ANNAPOLIS, Md. — The General Services Administration announced changes in criteria for choosing a location for a new FBI headquarters on Friday, boosting two potential places in Maryland, which has been competing with Virginia for the bureau’s new home.
The new criteria give more weight to cost and social equity concerns than proximity to the FBI Academy in Quantico, Virginia.
Maryland officials, including Gov. Wes Moore, were encouraged that the announcement “corrects the flawed approach released in September that ignored taxpayer costs and the Biden-Harris Administration’s commitment to equity,” they said in a statement.
“Today’s revised guidelines are a critical step in the right direction,” said Maryland officials, including Sens. Ben Cardin and Chris Van Hollen. “This update is in line with the language we secured in last year’s omnibus funding bill that both delegations supported.”
Maryland officials, including Rep. Steny Hoyer and six other members of the state’s congressional delegation, remain confident that two locations in Maryland, either Greenbelt or Landover in the suburbs of the nation’s capital, “provide the best operational and cost-effective options for the new, consolidated FBI Headquarters,” they said.
“These sites meet and exceed the criteria laid out by GSA,” the officials said. “They are shovel-ready with exceptional access to transportation and will spur greater equity and opportunity, in line with the Biden-Harris Administration’s executive orders. We will continue working with GSA to ensure these factors are taken into consideration.”
Virginia Sens. Tim Kaine and Mark Warner expressed concern about the changes in a joint statement of their own.
“The GSA didn’t pluck its initial criteria out of thin air – it spent years talking to experts and carefully deliberating on what is best for the mission of the FBI,” the senators said. “While we are concerned that these changes to the criteria will further delay what has already been a drawn-out, decade-long process to select a new site to replace the dilapidated headquarters downtown, we remain confident that Virginia continues to be a home run in every category, and encourage the GSA to draw this process to a close sooner rather than later.”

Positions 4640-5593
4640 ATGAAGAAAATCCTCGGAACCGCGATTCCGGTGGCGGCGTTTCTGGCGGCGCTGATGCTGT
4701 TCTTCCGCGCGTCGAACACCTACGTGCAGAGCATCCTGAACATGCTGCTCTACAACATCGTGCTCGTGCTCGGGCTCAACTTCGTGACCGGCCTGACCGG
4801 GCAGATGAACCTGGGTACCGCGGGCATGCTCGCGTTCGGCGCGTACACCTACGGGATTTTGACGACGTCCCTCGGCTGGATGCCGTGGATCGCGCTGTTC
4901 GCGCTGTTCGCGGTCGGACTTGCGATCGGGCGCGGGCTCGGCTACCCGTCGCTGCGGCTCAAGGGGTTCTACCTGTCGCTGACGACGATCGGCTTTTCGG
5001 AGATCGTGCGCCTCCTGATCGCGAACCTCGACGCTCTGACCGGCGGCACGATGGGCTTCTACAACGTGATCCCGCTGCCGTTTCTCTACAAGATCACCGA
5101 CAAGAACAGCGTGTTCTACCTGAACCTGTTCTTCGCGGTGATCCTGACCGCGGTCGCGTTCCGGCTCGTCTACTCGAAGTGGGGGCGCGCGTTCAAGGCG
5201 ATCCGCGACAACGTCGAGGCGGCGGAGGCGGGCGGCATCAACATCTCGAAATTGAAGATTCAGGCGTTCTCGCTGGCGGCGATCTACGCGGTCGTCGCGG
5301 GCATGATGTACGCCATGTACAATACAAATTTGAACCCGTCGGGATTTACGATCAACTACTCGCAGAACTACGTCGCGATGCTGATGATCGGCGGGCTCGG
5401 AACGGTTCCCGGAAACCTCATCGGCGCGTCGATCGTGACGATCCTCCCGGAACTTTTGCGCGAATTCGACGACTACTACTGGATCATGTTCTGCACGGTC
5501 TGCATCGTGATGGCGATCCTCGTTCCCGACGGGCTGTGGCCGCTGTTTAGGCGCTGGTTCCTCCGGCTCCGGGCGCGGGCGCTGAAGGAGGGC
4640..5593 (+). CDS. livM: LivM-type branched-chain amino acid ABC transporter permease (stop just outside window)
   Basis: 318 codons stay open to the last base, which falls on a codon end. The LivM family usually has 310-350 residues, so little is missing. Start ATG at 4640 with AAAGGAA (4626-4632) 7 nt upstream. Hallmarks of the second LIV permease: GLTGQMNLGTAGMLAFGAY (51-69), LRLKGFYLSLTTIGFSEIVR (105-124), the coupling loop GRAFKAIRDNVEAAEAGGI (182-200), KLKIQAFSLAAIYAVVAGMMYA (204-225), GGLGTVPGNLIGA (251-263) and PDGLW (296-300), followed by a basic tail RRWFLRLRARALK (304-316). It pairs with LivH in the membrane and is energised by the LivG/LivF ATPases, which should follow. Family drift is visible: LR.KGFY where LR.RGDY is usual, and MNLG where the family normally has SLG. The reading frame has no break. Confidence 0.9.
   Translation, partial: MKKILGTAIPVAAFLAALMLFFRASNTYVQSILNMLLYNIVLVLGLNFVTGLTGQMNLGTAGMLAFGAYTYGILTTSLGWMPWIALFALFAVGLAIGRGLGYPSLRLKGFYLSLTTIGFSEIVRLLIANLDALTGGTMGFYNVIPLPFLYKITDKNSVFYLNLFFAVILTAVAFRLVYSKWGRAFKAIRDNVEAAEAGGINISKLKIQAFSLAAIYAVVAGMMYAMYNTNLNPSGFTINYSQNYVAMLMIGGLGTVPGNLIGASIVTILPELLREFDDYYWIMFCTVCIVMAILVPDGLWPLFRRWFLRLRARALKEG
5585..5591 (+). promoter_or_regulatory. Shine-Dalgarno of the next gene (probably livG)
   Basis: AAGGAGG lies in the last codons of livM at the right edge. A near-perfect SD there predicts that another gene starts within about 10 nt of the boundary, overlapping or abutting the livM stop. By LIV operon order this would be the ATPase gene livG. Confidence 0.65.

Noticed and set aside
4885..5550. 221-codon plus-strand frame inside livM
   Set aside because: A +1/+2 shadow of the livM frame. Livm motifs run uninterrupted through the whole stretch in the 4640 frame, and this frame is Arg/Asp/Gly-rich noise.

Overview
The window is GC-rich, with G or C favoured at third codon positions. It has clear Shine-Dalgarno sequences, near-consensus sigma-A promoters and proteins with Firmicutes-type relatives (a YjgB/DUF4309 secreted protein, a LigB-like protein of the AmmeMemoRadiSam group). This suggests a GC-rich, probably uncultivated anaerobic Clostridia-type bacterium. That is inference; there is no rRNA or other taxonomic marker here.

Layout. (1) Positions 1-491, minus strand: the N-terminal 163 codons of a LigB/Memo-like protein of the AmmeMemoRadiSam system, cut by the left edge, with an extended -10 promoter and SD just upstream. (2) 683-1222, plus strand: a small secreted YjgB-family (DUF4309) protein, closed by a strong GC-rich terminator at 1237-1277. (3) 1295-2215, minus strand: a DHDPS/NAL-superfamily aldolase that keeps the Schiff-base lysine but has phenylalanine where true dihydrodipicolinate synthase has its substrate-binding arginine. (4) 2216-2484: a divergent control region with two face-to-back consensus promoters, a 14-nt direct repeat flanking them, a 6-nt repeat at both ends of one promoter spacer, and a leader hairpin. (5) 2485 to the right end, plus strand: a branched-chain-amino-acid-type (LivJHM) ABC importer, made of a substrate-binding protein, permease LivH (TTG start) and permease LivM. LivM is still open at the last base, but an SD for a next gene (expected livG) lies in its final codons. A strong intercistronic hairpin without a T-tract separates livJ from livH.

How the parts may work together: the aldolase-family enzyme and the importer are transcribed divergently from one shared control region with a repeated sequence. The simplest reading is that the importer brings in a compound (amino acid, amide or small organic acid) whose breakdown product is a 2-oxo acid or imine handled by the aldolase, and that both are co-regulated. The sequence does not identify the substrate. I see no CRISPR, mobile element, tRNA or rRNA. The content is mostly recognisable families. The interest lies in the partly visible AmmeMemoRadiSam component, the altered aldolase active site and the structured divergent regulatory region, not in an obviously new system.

The General Services Administration announced it had reduced the significance of the new headquarters being near other FBI facilities to 25% from 35%. It also increased cost and social equity to 20% each.
Nina Albert, the administration’s commissioner of the Public Buildings Service, said consultations with the two state’s delegations “provided valuable feedback, and helped us refine our plan to maximize the value for the FBI and the public.”
“While the core elements of the site selection plan remain the same, we have updated the plan to incorporate new government-wide directives and to increase the consideration of cost to deliver better value for taxpayers,” Albert said in a statement. “We believe these adjustments will support a process that results in a site that best serves the FBI and the public for years to come.”
The General Services Administration said the three sites under review – Greenbelt and Landover in Maryland, and Springfield, Virginia – were selected in 2014 by the administration because they all met the baseline requirements of the FBI, including being able to accommodate the size of a new headquarters facility and meet the federal government’s unique security requirements.
The administration anticipates making a site selection in the coming months, it said in a statement.
Plans to replace the FBI’s J. Edgar Hoover Building in Washington, D.C., built in 1974, have been under discussion for 15 years. Momentum to pick a new site stalled during Donald Trump’s presidency, when plans to move the headquarters to the suburbs were scrapped in favor of a proposal to rebuild at the existing site.
Roughly 7,500 jobs are tied to the new facility, budget documents estimate.
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